As traditions dictates, the NS was conducting maintenance on the track between Boxtel and Eindhoven, so we were forced to travel the last by bus. The only what made the trip even worse, was the crying baby two seats in front of me. Having arrived at Eindhoven we were greeted by some members of Thor who did not join us on the trip. The had been so nice to bring us some beer. Now I had already been traveling for a near twenty-four hours, so it was time to go home and call it a day.

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Day 26: Finally, we have a holiday! (Thymen and Meeuwis) Sun, 06 Aug 2017 13:11:01 +0000 Dear diary,

T: My day started early at the hostel, because I had planned to go windsurfing together with Anton, Rick and Dirk. Unfortunately no other participants that were members from our windsurf association wanted to join us for windsurfing in Jeju 🙁 After showering and a short break for breakfast we went to find a taxi at 7:45 to bring us to the east side of the island. I had already been there the day before to see where we would windsurf and heard there that we had to be there early today.

M: While they were on their way to go windsurfing I was still sleeping. We had to check out at 10 o’clock so around 09:15 the first alarm went off. I woke up and went for a relaxing shower. Unfortunately the morning wasn’t as relaxing for everybody. Some people had a very hard time waking up and packing their stuff.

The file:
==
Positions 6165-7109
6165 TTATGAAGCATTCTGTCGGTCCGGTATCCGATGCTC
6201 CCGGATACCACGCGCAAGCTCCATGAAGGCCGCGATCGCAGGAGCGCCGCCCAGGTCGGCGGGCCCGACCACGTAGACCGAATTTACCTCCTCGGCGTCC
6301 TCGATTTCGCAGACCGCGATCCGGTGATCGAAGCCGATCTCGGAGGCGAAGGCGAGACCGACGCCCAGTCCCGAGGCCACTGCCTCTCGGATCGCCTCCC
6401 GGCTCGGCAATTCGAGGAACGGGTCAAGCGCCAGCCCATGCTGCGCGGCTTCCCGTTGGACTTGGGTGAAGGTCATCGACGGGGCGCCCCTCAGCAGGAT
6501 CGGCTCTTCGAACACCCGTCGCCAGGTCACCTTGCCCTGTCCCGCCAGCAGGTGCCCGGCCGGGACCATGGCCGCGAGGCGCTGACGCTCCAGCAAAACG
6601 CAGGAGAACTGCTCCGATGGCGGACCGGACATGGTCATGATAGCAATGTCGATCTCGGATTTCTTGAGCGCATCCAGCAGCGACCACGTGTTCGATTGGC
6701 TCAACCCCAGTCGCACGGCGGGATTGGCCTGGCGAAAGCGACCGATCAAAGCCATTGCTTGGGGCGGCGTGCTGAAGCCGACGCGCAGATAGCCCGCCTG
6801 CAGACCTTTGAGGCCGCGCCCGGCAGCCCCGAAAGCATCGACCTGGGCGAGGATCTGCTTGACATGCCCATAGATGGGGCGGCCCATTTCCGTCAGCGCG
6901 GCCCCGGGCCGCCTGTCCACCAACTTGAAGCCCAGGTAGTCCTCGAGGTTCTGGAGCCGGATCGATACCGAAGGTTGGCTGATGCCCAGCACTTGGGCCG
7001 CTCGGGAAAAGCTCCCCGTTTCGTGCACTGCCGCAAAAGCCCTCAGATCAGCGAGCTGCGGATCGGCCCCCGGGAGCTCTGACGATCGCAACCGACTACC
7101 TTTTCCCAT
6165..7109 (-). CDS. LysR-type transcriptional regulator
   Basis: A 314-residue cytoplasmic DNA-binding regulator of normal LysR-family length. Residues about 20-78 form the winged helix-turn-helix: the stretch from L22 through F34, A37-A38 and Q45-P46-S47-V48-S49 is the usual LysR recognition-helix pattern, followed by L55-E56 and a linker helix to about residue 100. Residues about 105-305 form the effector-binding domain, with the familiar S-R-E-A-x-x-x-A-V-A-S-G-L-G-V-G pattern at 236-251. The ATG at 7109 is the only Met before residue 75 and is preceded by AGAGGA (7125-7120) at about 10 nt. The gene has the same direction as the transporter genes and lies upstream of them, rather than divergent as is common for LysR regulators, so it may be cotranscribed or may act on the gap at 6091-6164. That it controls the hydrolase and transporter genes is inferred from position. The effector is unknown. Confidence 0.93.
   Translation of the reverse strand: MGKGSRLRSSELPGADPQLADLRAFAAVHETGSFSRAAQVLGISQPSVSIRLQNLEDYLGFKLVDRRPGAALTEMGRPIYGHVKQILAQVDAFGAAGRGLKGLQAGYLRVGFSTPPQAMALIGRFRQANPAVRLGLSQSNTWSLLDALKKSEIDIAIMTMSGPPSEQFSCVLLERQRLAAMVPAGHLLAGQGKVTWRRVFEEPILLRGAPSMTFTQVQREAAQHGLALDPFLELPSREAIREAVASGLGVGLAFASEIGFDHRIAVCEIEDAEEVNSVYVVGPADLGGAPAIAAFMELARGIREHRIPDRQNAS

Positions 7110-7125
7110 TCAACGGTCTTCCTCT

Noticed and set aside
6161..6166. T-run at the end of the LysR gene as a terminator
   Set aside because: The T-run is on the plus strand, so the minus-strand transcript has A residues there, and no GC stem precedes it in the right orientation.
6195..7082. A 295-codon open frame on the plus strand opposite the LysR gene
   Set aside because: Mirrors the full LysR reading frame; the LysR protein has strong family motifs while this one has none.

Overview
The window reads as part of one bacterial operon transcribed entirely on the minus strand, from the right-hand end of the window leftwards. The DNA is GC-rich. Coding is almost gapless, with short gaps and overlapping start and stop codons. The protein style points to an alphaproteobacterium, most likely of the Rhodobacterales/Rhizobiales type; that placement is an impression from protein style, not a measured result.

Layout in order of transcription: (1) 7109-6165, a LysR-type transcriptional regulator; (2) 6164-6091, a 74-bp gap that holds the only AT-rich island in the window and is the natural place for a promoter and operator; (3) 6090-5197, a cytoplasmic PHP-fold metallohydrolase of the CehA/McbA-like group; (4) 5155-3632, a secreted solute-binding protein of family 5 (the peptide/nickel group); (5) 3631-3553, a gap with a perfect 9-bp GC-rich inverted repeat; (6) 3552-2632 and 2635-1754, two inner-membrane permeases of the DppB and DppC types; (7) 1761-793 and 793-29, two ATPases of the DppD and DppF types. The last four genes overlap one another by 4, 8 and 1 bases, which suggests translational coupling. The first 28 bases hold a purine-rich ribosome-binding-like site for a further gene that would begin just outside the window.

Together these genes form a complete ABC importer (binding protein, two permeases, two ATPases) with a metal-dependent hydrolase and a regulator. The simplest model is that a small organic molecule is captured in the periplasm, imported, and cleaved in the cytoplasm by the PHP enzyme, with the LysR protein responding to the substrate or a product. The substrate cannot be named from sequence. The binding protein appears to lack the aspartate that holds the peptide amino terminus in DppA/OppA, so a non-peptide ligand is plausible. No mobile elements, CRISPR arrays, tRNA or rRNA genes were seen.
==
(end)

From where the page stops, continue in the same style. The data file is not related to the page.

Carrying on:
T: In the meantime we were waiting at the surf spot for the pickup truck to be loaded with our gear. On the way to the new spot our driver had to make way for a car that didn’t seem to notice us while we were honking loudly. We made it to the spot and rigged our sets to go windsurfing.

M: After placing our stuff in the luggage room we took a cab to the beach to go kayaking. After twenty minutes of driving we arrived at the beach, despite the all the effort it wasn’t the right place to go kayaking. It was a very nice beach however, and a few of us went swimming. Not me though, since I was still sunburned from yesterday and couldn’t stay long in the sun. I decided to go sit in the shade and after that people joined me in a smoothy bar.

T: First we had to go walk for a while, since there was a beach and our skegs were too long. Most of the day I was windsurfing, but the wind wasn’t strong enough for fancy tricks. At around 2 in the afternoon we had a very good lunch and we packed our stuff to go back to the hostel in time for catching our plane to Seoul. Dirk decided to bring a piece of volcanic rock as a reminder of the trip.